finances come in from unexpected sources. God has given us favor in gaining buildings to
lease for very cheap rates.
What is our primary limitation?
It’s what Jesus pointed out to His disciples: “The harvest is plentiful, but the laborers are few.
Pray to the Lord of the harvest to send for laborers” (Matt. 9:37) It’s the only shortage in the
Kingdom! Finding willing, talented and anointed church planters and church planting staff is
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the only thing that holds us back from planting even more churches than we’re planting
now.
Lesson #6 – Leaders don’t show up ready-made. They have to be developed.
I absolutely love Bill Hybels’ teaching on the 5 C’s Willow Creek Community Church looks
for when hiring new staff:
1. Character: They must have integrity and be trustworthy;
2. Chemistry: They need to fit with the rest of the team;
3. Competency: They need to be capable in their area of assignment;
4. Calling: They need a sense that God has assigned them to us;
5. Culture: They need to carry the same DNA as the rest of the organization.
When I read this list, I completely agree that this is the criteria for a long-term and
effectively functioning leader on any team. The problem comes when we search for a person
who meets all five C’s, and we come up empty. What do you do when you can’t find a 5-C
leader to hire or plant a new church with?
You have to build 5-C leaders from scratch! In fact, we need an entire approach to
leadership development that focuses on building future leaders from the ground up. Over
the last few years, I have watched one of my spiritual sons build what is much like a
leadership “farm system” to borrow a term from Major League Baseball.
I talked about Brian Bolt earlier. He leads the CityReach Network and is planting churches
faster than any human I have ever seen plant. Just this past September, CityReach Network
planted 13 new churches on one weekend. Many of these church planters, who are planting
in inner-city areas, were addicted to drugs five or six years ago. Now they’re planting
churches!
Brian takes former drug addicts and turns them into church planters. How? First, he believes
in them. From the moment they enter a CityReach Church, these leaders are speaking life
and faith over people. They preach that God not only saves and sets free, but also that He
gives us purpose and that no matter where we’ve been in life, God can use us for His
purposes. Then through a system of opportunities (leading worship, preaching and testing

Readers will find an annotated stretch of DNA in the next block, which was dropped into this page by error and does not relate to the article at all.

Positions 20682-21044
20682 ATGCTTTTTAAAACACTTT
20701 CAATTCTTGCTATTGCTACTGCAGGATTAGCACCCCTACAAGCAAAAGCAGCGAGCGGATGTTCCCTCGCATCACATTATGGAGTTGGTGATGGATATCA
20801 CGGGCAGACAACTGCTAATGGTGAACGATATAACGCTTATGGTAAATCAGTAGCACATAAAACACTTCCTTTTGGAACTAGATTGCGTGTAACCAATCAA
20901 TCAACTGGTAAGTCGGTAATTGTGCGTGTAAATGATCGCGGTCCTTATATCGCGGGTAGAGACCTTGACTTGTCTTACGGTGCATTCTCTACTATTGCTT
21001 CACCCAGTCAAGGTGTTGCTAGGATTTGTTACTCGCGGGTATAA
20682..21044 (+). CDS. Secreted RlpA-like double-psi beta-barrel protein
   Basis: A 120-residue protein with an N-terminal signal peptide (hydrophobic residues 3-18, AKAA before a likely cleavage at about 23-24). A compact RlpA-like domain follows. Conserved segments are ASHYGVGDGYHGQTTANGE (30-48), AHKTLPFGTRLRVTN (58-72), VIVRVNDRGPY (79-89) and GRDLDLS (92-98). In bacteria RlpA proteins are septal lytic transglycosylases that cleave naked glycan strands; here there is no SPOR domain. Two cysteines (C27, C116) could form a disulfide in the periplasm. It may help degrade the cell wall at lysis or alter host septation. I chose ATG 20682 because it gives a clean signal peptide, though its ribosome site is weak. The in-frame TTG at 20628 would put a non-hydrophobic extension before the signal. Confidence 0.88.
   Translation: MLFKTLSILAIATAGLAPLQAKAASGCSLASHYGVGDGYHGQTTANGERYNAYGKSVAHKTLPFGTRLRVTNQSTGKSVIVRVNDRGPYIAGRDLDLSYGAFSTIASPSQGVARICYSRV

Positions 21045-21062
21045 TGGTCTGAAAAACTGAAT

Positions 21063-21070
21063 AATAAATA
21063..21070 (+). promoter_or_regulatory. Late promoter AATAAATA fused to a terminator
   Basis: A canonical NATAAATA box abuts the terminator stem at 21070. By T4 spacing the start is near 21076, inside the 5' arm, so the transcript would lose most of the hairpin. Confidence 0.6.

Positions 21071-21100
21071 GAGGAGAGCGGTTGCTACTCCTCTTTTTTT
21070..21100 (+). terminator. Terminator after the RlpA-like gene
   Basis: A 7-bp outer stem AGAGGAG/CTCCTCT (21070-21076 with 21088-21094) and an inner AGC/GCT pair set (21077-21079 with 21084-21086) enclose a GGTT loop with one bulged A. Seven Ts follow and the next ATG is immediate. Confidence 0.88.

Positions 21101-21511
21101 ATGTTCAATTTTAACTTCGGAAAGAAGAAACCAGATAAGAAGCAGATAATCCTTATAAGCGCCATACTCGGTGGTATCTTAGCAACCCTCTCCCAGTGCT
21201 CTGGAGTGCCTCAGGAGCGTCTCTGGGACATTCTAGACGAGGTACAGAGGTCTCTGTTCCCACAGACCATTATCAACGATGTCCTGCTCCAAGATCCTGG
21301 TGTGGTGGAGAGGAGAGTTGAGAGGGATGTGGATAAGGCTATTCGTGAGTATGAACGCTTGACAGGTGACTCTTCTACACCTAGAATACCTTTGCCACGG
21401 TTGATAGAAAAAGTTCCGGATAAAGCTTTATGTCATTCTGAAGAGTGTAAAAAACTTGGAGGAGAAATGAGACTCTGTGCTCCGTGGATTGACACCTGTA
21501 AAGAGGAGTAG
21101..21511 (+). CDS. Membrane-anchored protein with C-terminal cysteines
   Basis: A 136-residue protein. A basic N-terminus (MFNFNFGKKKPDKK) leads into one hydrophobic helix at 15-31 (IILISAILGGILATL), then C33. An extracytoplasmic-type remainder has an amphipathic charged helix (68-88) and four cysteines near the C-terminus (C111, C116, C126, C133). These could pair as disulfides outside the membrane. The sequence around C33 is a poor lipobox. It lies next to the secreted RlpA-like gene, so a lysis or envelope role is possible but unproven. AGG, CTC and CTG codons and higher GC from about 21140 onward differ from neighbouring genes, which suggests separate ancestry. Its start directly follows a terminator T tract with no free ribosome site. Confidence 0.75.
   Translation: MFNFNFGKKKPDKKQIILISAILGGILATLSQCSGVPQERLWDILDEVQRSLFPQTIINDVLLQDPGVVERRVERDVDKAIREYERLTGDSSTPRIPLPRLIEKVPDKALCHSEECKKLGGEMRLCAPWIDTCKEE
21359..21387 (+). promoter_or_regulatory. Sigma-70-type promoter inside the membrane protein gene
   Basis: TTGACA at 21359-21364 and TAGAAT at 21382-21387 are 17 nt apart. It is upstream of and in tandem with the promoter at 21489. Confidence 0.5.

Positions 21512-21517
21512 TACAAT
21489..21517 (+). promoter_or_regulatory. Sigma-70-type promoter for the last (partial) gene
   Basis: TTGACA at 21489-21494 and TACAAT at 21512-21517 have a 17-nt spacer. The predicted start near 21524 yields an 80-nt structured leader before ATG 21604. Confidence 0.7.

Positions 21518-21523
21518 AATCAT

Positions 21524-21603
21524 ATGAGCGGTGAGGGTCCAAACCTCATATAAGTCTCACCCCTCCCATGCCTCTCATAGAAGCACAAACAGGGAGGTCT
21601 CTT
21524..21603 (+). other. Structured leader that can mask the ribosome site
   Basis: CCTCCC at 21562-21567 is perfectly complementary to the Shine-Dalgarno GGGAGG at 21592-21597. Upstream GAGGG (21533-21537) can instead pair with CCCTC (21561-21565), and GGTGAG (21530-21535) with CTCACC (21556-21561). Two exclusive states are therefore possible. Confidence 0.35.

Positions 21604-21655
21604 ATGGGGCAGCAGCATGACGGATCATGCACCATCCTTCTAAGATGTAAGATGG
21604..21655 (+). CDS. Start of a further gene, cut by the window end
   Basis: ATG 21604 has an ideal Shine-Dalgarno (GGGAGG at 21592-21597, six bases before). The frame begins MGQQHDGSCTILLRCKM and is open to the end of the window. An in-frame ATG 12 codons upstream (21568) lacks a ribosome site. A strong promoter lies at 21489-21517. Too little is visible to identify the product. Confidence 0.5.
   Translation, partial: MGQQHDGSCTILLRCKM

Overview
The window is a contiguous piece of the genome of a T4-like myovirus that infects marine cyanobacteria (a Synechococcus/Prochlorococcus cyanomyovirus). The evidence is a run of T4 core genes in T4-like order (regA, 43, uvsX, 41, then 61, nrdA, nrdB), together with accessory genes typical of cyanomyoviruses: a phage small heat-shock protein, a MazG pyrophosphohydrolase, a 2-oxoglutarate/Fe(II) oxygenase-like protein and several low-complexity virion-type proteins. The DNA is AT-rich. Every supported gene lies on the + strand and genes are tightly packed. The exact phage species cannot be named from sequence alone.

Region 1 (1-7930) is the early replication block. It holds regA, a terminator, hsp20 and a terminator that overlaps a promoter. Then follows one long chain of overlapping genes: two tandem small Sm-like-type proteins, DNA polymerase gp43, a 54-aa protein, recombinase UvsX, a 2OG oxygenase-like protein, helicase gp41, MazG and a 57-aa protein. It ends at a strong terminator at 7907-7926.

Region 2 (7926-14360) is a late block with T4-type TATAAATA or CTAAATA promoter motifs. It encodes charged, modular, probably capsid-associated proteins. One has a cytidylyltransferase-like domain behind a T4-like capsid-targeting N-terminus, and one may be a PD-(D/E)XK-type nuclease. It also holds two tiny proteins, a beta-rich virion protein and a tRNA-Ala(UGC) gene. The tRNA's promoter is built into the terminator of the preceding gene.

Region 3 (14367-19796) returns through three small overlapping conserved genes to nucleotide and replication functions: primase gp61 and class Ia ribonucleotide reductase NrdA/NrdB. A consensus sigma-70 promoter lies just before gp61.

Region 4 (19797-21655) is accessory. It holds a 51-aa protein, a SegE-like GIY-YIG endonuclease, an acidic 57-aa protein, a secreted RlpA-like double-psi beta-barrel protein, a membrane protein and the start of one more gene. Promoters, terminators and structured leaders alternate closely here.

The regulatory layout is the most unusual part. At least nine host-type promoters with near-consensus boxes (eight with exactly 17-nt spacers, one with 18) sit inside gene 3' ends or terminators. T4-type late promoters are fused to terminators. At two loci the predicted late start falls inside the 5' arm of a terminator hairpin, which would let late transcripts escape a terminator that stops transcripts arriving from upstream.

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out their skills) they provide development and a chance to get some honest and direct
feedback. Brian describes these opportunities, much like the development leagues in
baseball (A, AA, AAA, and the Majors):
A – Small group devotionals or worship times
AA – Friday night outreach services
AAA – Being on the platform to pray or lead a part of a church service
Majors – Preaching or leading worship in a weekend service
Every time someone steps out to lead, he or she gets a dose of “grace and truth.” Their
supervisor will affirm them like crazy. They will speak life and faith over them. Then they will
identify one area where they need to improve and they’ll provide honest and direct
feedback to help them grow in their skills.
Learning #7 – The best kind of promotion is not marketing; it’s life transformation.
I have never personally planted a church. My role as lead pastor is to help others plant. But
I have observed what makes new churches rapidly grow. My first experience dates back to
watching my own father plant a church back in the 1960s and ‘70s. I was just a small boy,
but I have talked extensively with my dad about some of the keys to his effective plant. The
church my father planted grew from seven people at their first meeting to over 1,000.
One of the key moments happened early when they were averaging about 30 people. One
Sunday, a man named Paul entered the service. He was not a believer. In fact, he was a
hardened man with a lot of anger in his life. He had recently broken his foot in a terrible car
accident, and someone in his family persuaded him to come to church.
At the end of the service, my dad offered to pray for Paul. When they prayed, God
supernaturally healed Paul’s foot at that moment. It was obvious to Paul that God had
answered his prayer and that he had experienced a miracle. That day, Paul gave his life to
Christ.
The change in him was so dramatic that everyone who knew Paul started coming to church:
his immediate family, his cousins, his second cousins, their friends, etc. Overnight, the church
more than doubled in size. It was a key miracle in the life of a key individual. Isn’t this what
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we see happening in Jesus’ ministry? Jesus would enter a city and perform a key miracle in
the life of a key individual, and the transformation of that person’s life would be the
billboard for the ministry that Jesus provided.
We see the same thing happen with the apostles throughout the Book of Acts. When
someone’s life is truly changed by the gospel, the word of that transformation will spread
and people will want to come and see to discover how they can experience that same kind
of grace.
I believe that this is way the CityReach churches have made such an impact. When a
CityReach church is planted, they often establish a Hope (Recovery) Home for those who are
dealing with addictions and life-controlling issues. Addicts can come and stay for free and
be helped and discipled to live a new life.
When one of these addicts is truly changed by the gospel and by the loving atmosphere of
a life-giving church, they become the best advertisement for what God is doing in these
newly planted churches.
Learning #8 – It’s possible to overvalue strategy and to undervalue prayer.
What an advantage it is to be a church planter in this era. So much is available to church